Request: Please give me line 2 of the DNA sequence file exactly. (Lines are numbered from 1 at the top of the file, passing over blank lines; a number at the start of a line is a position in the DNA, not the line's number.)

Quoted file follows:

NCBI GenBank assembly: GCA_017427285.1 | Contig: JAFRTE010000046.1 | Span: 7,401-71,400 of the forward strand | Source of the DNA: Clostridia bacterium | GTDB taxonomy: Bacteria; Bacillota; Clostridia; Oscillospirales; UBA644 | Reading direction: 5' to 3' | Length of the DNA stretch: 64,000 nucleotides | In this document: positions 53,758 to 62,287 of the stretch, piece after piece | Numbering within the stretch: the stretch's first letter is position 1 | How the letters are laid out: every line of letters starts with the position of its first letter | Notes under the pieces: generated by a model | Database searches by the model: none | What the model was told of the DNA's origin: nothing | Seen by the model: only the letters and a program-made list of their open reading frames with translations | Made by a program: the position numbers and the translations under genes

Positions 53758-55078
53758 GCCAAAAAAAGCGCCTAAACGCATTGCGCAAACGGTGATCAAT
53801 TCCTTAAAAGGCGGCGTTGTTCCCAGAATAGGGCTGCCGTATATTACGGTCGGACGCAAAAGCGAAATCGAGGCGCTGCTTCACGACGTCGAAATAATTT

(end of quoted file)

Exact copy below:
Positions 53758-55078